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Hanging up your car keys ...

It is inevitable that you will have to stop driving at some point. While there are strategies that can mitigate some of the age-related changes that make driving more difficult as you age, there will come a time when driving isn't safe for you. The statistics make sobering reading: fatal crash rates increase noticeably starting at about age 70, and are highest among drivers age 85 and older, largely due to increased susceptibility to injury and medical complications among older drivers. However, giving up driving can affect us in ways we might not imagine, as is highlighted by one of the studies featured in this month's Newsbriefs. The findings indicate that older adults experience faster declines in cognitive function and physical health after they stop driving, and also have to contend with a considerable reduction in the size of their social network.

Age-related changes do impact our ability to drive safely. For example, our eyes may become oversensitive to headlight glare at night, and medical conditions such as arthritis can make the physical aspects of driving more challenging--you may find it harder to fully depress the brake pedal swiftly during an emergency stop, and may have trouble looking over your shoulder before changing lanes. Also, certain medications (including antihypertensives, antidepressants, and painkillers) can make you less alert, and affect your coordination.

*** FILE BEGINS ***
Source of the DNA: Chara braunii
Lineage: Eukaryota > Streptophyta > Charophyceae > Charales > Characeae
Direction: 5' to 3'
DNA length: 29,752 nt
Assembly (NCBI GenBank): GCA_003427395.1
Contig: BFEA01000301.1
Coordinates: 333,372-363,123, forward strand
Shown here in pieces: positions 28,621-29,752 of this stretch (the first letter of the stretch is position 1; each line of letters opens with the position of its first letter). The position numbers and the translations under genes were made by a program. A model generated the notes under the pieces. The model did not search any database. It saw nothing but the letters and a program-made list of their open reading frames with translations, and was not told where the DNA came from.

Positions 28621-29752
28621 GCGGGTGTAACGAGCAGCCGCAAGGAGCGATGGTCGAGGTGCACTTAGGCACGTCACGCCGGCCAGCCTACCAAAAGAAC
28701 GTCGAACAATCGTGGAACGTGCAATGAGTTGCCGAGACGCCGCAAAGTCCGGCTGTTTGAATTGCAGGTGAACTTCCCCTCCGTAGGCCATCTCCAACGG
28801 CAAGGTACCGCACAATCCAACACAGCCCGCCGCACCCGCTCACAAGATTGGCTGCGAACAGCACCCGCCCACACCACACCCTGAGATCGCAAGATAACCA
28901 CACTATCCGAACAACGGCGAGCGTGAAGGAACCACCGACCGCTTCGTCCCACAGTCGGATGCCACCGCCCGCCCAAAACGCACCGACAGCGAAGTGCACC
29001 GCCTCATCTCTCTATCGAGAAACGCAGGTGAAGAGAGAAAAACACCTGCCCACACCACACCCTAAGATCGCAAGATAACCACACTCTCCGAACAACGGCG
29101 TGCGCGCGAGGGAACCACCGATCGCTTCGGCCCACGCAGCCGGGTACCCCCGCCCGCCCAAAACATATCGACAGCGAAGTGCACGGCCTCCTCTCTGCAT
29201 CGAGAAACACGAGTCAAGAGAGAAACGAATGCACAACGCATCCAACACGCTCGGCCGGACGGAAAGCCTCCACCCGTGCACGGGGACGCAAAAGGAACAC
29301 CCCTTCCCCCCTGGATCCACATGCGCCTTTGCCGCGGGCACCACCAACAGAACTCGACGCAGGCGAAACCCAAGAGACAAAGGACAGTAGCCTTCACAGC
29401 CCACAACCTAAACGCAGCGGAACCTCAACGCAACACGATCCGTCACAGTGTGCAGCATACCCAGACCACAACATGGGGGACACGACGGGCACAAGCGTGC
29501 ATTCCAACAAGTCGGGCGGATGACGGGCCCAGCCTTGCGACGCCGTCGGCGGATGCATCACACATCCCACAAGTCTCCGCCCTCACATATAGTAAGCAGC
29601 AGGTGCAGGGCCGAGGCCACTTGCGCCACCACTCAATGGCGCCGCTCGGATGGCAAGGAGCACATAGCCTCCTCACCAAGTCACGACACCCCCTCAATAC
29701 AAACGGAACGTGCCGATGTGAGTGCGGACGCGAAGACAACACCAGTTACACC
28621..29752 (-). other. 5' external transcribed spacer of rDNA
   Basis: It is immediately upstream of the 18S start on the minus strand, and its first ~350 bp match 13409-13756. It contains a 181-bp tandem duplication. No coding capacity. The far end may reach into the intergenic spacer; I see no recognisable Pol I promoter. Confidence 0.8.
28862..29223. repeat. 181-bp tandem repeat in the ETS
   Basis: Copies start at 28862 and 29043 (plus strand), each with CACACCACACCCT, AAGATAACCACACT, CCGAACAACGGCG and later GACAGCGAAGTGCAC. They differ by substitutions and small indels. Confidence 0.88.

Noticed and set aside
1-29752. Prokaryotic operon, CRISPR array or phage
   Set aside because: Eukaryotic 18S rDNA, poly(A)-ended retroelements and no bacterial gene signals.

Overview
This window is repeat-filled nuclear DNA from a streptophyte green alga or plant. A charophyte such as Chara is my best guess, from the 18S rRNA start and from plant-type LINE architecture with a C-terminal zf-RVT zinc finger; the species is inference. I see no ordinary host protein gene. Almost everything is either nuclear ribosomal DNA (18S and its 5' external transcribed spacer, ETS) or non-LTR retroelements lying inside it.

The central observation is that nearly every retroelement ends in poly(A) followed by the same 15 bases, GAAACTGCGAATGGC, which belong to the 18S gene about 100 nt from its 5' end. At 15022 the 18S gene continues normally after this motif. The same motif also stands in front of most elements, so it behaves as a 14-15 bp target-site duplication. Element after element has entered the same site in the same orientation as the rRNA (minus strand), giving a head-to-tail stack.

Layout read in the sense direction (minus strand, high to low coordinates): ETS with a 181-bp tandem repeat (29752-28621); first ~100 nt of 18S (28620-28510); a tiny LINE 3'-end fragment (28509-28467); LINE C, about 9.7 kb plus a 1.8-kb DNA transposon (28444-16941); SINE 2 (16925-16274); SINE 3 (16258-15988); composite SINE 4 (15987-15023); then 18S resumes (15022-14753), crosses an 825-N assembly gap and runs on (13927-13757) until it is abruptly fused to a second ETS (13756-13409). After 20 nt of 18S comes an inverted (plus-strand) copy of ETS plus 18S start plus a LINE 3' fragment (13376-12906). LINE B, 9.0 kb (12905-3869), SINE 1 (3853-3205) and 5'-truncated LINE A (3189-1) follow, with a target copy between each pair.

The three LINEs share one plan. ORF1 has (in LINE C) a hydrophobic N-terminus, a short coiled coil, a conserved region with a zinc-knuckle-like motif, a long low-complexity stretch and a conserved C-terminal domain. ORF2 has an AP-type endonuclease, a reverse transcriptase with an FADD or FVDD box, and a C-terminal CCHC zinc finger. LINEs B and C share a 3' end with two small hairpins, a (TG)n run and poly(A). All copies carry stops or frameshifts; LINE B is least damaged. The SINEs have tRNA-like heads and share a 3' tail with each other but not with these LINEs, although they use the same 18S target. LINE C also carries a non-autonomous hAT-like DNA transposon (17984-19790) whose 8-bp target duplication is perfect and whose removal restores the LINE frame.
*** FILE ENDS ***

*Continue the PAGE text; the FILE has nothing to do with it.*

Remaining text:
Working around these limits may help you keep driving for longer. If you need glasses to see clearly, make sure the prescription is current, and if you take medications, talk to your doctor or pharmacist about adjustments that could aid safe driving. Use less busy routes, and schedule journeys during daylight hours. Since accidents are more likely when turning left, make three right turns instead of a left. Modify your car by adding larger wide-angle side and rear-view mirrors to minimize blind spots, or upgrade to a newer car with more safety features.

Cognitive changes also can affect driving, and are particularly difficult to tackle with older adults who may not be aware of their diminished driving skills. If you or a loved one get lost while driving to a familiar place like a grocery store, often confuse the brake and gas pedals, or frequently hit curbs while driving, you need to hang up your car keys for your own safety and the safety of other road users. But your wellbeing needn't suffer. When I've had this conversation with patients, something I do is discuss just how much it costs to run a car. If you add up the cost of insurance, vehicle registration, maintenance, and gasoline you may be surprised at how much money you could have at your disposal for other forms of transport that will ensure you aren't socially isolated. Your local senior center may offer a transportation service to get you there and back, while many county transportation departments operate a "dial-a-ride" bus service that provides curb-to-curb transit for seniors and people with disabilities. The Independent Transportation Network of America website (www.itnamerica.org) also has information on a transport network that can help keep you mobile after you give up driving.

By Rosanne M. Leipzig, MD, PhD Editor-in-Chief

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Title Annotation:FROM THE EDITOR
Author:Leipzig, Rosanne M.
Publication:Focus on Healthy Aging
Date:Apr 1, 2016
Words:524
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